Ferns are ideal for shady gardens

Richard Bogren  |  4/12/2017 7:36:10 PM

By Dan Gill

LSU AgCenter Horticulturist

(04/14/17) I don’t know about you, but as the hot weather of summer arrives, I’d much rather work in shady gardens than sunny ones. I’ve heard gardening in the shade called “challenging,” but it’s really no different than gardening in the sun. When the proper plants are selected for shady areas, the results can be beautiful and durable.

Many great plants for shady areas can be found among the ferns. The different species range in size from under a foot to as much as 3 feet tall. The leaves of ferns are called fronds and provide the primary ornamental feature of the plants. On ferns that are commonly used in landscaping, the fronds are generally finely divided and delicate in appearance. They contrast beautifully with coarser-textured shade plants such as hostas, aspidistra, fatsia, gingers and aucuba. Holly fern is an exception as its fronds are coarser than most ferns, giving this plant an almost shrubby look.

Ferns do not produce colorful flowers. Their attributes are subtler but no less beautiful to the discerning eye. It would be unfair to say that ferns are just green; they come in many shades from chartreuse to deep olive, and some produce fronds that are tinted with red or have silvery variegations. Ferns often possess a grace of form and movement that is unique among garden plants (except for maybe ornamental grasses).

Some ferns we can plant in the landscape are evergreen, and some are deciduous. Deciduous ferns such as the wood fern (Thelypteris kunthii) and royal fern (Osmunda regalis) lose their fronds in the winter and go dormant. Some of the evergreen ferns may suffer damage or lose their fronds during severe winters, but more often they retain their foliage throughout the winter season. If they are frozen back, they reliably return from their roots.

One of my favorite things about ferns is that they are so easy to grow. Generally not prone to any major insect or disease problems, ferns are plants you can generally make happy with minimal care.

Ferns will grow best in areas that receive one to four hours of direct sun or dappled light during the day. Morning sun is greatly preferred. Definitely avoid hot, dry areas that receive several hours of direct sun in the afternoon or areas that receive sun all day. If you want a fern-like plant for sunnier areas, you could plant yarrow (Achillea millefolium) or asparagus fern (Asparagus densiflorus Sprengeri, which is not a true fern).

The majority of ferns do best in a consistently moist soil. They thrive our state because of our high rainfall and humidity. Of course, during dry periods you need to water landscape ferns. As with all plants, there is no timetable or schedule that you should follow for watering. Watering is done when the plants need the moisture based on the amount of rainfall that has occurred and how hot the days are. Mulching a fern planting with your favorite mulch, such as leaves, dry grass clippings or pine straw, is highly recommended to conserve soil moisture and reduce weeds.

When preparing a planting site for ferns, thoroughly turn the soil and remove any weeds. Spread a 2-to-3-inch layer of organic matter (compost, rotted manure or peat moss) over the area and dig it in. Make sure it is well blended with the soil in the bed.

Shady areas often occur under trees, and it is entirely permissible to create planted areas under trees that incorporate ferns and other shade-loving herbaceous perennials, ground covers and shrubs. Respect and minimize damage to the root system of the tree, however. Avoid adding more than 2 or 3 inches of fill to the area, and do not sever any roots over an inch in diameter. When turning the soil, use a turning fork because it will be less damaging to roots than the blade of a shovel or spade.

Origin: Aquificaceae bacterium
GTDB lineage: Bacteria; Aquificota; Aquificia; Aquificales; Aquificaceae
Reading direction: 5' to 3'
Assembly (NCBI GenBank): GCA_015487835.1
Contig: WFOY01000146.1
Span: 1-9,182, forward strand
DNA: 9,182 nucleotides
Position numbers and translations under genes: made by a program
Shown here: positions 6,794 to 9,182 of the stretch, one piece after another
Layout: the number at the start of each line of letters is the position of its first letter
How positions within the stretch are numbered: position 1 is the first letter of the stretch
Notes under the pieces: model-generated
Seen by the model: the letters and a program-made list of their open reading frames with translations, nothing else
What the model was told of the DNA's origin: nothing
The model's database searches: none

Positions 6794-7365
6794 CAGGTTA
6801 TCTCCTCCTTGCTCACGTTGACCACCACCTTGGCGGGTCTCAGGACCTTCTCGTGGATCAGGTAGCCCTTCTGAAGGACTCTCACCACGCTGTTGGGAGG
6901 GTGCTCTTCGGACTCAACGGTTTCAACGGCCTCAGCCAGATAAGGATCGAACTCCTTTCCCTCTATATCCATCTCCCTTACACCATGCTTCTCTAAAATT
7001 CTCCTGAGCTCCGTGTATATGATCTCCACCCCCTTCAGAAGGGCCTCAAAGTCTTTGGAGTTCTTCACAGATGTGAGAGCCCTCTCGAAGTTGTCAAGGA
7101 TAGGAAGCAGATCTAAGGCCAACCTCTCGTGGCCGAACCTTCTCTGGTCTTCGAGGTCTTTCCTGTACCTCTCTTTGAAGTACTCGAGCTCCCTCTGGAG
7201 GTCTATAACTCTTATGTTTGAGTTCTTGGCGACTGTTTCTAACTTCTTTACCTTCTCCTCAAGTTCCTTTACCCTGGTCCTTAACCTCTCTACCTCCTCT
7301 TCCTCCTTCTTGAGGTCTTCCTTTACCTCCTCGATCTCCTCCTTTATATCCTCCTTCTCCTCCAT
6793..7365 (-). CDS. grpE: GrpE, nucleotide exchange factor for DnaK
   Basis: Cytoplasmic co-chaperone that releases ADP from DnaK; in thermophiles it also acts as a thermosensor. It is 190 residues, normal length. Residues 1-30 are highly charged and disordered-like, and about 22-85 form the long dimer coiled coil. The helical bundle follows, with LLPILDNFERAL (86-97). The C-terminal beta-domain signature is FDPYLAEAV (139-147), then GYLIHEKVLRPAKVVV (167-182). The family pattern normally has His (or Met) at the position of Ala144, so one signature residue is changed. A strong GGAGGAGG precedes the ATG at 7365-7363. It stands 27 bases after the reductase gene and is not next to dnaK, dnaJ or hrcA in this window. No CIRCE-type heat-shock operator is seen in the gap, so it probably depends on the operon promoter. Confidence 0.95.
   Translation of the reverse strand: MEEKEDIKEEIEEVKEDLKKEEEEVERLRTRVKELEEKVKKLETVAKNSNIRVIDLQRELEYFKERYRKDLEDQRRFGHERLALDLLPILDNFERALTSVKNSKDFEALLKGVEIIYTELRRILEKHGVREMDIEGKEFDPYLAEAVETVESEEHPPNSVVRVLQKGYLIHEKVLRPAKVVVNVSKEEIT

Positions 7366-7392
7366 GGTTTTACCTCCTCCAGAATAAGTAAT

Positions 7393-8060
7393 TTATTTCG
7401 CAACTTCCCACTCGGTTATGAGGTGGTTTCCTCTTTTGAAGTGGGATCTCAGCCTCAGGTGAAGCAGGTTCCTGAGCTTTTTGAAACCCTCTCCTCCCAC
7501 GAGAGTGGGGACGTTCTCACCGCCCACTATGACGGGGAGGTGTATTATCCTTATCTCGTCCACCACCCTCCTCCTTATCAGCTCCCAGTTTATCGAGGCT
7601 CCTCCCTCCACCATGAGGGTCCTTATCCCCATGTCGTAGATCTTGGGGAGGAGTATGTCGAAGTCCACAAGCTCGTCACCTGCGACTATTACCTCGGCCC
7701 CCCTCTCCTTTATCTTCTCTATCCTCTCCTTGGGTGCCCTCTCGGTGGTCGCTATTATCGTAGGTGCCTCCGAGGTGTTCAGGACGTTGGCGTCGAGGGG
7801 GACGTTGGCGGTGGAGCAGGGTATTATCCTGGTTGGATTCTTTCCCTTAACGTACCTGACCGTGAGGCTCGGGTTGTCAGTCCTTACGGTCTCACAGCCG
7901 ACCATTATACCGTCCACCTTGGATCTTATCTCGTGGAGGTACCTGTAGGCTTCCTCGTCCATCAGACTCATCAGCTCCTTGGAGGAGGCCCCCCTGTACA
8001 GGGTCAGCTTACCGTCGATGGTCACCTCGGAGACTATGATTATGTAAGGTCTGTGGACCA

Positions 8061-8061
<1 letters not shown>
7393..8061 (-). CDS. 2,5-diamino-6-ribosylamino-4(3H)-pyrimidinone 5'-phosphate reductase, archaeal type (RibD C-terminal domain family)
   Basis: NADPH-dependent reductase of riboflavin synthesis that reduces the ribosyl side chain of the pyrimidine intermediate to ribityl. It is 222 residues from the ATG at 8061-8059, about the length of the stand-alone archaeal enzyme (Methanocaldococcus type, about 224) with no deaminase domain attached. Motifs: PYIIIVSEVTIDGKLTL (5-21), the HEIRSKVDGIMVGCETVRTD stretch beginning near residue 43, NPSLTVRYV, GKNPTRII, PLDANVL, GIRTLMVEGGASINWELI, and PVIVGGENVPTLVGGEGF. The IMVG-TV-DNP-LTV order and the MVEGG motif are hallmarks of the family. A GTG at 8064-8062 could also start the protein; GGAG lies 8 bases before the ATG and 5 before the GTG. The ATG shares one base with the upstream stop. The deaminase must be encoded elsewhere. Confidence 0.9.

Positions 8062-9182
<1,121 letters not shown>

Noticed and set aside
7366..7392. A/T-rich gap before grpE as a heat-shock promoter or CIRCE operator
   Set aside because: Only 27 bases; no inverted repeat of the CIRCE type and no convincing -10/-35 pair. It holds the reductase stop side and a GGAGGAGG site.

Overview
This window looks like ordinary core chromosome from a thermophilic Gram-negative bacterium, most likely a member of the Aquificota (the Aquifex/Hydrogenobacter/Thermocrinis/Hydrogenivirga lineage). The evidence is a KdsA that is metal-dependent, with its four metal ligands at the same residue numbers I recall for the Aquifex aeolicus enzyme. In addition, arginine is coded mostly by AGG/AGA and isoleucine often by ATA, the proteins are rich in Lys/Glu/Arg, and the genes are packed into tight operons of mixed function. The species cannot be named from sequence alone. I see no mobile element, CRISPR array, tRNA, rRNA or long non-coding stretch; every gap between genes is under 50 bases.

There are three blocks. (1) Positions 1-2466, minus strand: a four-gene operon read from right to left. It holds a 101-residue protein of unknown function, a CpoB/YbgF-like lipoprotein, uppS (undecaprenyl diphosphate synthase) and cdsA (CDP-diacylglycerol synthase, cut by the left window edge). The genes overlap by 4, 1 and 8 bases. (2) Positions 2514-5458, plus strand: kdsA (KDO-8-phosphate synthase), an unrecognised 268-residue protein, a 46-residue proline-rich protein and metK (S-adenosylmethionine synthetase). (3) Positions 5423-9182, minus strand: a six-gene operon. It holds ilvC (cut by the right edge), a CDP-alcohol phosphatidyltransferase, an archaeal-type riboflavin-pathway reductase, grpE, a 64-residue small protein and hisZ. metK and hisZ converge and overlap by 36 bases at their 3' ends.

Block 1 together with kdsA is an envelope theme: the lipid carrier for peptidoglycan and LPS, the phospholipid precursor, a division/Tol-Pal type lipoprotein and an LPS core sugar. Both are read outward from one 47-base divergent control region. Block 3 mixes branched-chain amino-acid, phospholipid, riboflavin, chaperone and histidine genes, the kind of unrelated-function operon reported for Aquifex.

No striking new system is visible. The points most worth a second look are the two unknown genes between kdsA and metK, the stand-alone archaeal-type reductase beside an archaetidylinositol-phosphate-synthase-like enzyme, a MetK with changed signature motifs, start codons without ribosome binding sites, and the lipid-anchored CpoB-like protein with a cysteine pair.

In February or early March, cut back the dead fronds of deciduous ferns and prune away any cold damage done to evergreen ferns. Get this done before the new fronds grow up among the dead ones, and it will be easier not having to work around the new growth.

As time goes by, many ferns will grow into a fairly large clump. Should you need to divide your ferns, the best time is in late winter or early spring, around February. Ideally, ferns should be divided before the new, spring fronds have made much growth. Keep them well watered while they get reestablished.

Most nurseries carry a nice selection of ferns. When visiting a nursery, ask where their shade area is, and that’s generally where you will find the ferns along other plants that like the shade and make good companions for the ferns.

Some excellent ferns for use in the landscape include Southern maidenhair fern (Adiantum capillus-vernis), holly fern (Cyrtominum falcatum), leatherleaf fern (Rumohra adiantiformis), Christmas fern (Polystichum acrostichoides), royal fern (Osmunda regalis), autumn fern (Dryopteris erythrosora, known for its coppery red new fronds), lady fern (Athyrium filix-femina), wood fern (Thelypteris kunthii), lace fern (Microlepia strigosa), Japanese painted fern (Athyrium niponicum Pictum) and sensitive fern (Onoclea sensibilis).

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Sensitive fern (Onoclea sensibilis). Photo by Dan Gill/LSU AgCenter

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Royal fern (Osmunda regalis). Photo by Dan Gill/LSU AgCenter

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Wood fern (Thelypteris kunthii) graces the edge of a walkway. Photo by Dan Gill/LSU AgCenter

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